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Pep in the Knockouts: Part Three
Note: this is part three of a four part series on Pep Guardiola’s successes and failures in the Champions League. Please read the introduction for more information.
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It was probably inevitable that Pep Guardiola would work in the Premier League at some point, and Manchester City were always the favourites to get him due to Txiki Begiristain’s time at Barcelona, but he picked a hell of a moment to come to these shores.
English football’s respect for Guardiola’s Barca and Bayern sides was always begrudging. Everyone knows that patient passing and possession is not, shall we say, the English way, but the distrust of this is so deep rooted as to be verging on a disease. Even an ex-player as thoughtful and reflective as Gary Neville spent the first leg against Real Madrid in 2014 decrying the side’s lack of “cutting edge” as the club became more possession dominant under Guardiola compared to the slightly more reactive Heynckes side. After the second leg, it seemed as though English football could barely sustain its glee that he’d been outdone by a fast counter attacking team. That’s good football, not this passing shite we’ve been stuck with for the last few years.
If there was a whiff of xenophobia in the subtext, it was about to very quickly become text. Leicester City won the Premier League through one of the sport’s greatest ever upsets in 2015/16 and, at least in the English footballing public’s eyes, they did it our way. Leicester played 4-4-2, started the same team every week, and kept it simple with direct counter-attacking football. It was the opposite of Guardiola. That the shape was really more of a 4-2-3-1 as Shinji Okazaki dropped deep didn’t matter to the narrative. That Claudio Ranieri specifically adapted his approach to this in order to suit his environment in a way that only an Italian manager schooled at Coverciano could was a fact hardly anyone in England even knew. Those were expert opinions, and people in this country have had quite enough of experts.
Yes, Guardiola arrived in Brexit Britain as the avatar of continental cosmopolitanism. People in this country really wanted him to fail this time and show that our league is the hardest. He’s got to go to the Premier League and get something, and I’ll tell you what, English football would love it if we beat them. For a brief moment, it looked like it was happening.
In his first season at Man City, Guardiola faced problems on a scale he’d never before dealt with. During his first year in charge of Barcelona, the new manager had a number of players who were a fair bit short of “world class”, but they overwhelmingly understood exactly how he wanted to play, having learnt at the Catalan cathedral of positional play. At Bayern, he inherited a squad that had little to no idea of how to play Guardiola’s football, but they had astonishing strength in every position. That was more than enough to win almost every match while he taught them to play the game his way. Both times, he had enough to do what he needed.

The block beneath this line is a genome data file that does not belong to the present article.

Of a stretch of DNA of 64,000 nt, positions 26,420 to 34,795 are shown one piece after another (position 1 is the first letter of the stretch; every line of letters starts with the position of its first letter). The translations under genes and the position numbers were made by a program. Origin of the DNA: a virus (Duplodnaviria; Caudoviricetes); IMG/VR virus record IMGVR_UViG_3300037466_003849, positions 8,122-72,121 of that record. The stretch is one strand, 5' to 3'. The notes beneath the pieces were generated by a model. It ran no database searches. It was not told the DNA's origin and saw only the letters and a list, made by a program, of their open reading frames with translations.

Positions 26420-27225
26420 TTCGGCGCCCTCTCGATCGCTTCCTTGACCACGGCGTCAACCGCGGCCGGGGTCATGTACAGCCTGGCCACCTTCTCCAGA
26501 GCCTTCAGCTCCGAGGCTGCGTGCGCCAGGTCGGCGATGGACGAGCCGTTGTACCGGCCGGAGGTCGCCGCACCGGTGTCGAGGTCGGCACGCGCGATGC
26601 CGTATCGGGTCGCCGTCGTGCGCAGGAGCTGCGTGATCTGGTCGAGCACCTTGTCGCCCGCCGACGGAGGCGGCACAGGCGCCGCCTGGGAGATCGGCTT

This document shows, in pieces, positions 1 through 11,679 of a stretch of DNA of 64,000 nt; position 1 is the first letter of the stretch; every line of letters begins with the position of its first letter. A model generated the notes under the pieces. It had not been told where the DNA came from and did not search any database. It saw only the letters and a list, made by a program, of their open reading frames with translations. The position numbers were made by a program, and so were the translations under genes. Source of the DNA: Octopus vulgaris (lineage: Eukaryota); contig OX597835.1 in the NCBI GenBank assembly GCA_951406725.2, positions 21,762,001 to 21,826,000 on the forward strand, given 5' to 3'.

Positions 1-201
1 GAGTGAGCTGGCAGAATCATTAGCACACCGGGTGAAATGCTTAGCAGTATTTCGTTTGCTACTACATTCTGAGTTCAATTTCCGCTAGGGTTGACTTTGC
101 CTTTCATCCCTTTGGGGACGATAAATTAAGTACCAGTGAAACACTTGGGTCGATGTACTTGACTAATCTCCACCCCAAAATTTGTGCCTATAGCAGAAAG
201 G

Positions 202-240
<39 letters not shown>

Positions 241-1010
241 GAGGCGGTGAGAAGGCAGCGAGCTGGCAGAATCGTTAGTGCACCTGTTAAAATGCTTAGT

(I believe I first heard this point made by The Double Pivot Podcast’s Mike Goodman (my former editor at StatsBomb), but I can’t find that in the bowels of the internet, so you’ll just have to take my word for it.)
At the Etihad Stadium, he had neither. City’s style of football under Manuel Pellegrini was “attacking”, yes, and “possession-focused”, but it lacked a clear structure. Pellegrini has always been best at finding ways to help talented individuals thrive (part of why he’s no longer a top coach), whereas Guardiola is all about the system and having a clear plan in and out of possession. There was always thus going to be a learning curve, but it wasn’t helped by City’s poor recruitment in the years leading up to the Catalan’s appointment. City are an extraordinarily wealthy club, but millions were squandered on older players who didn’t offer a lot by the time Guardiola arrived.
Around halfway through the season, you could see that the attack was beginning to form. Raheem Sterling and Leroy Sané played as a sort of rich man’s version of the Douglas Costa and Kingsley Coman pair, as Guardiola continued to use wingers stretched very wide on their stronger footed sides. Kevin De Bruyne and David Silva were nominally central midfielders in a 4-3-3, but the pair pushed very high up the pitch to become almost dual number tens, constantly finding Sterling and Sané with their incisive passing. Gabriel Jesus’ injury meant that Sergio Agüero led the line. You could already see the patterns of cut backs towards the centre of the box for tap ins that would dominate the side through their two Premier League title wins.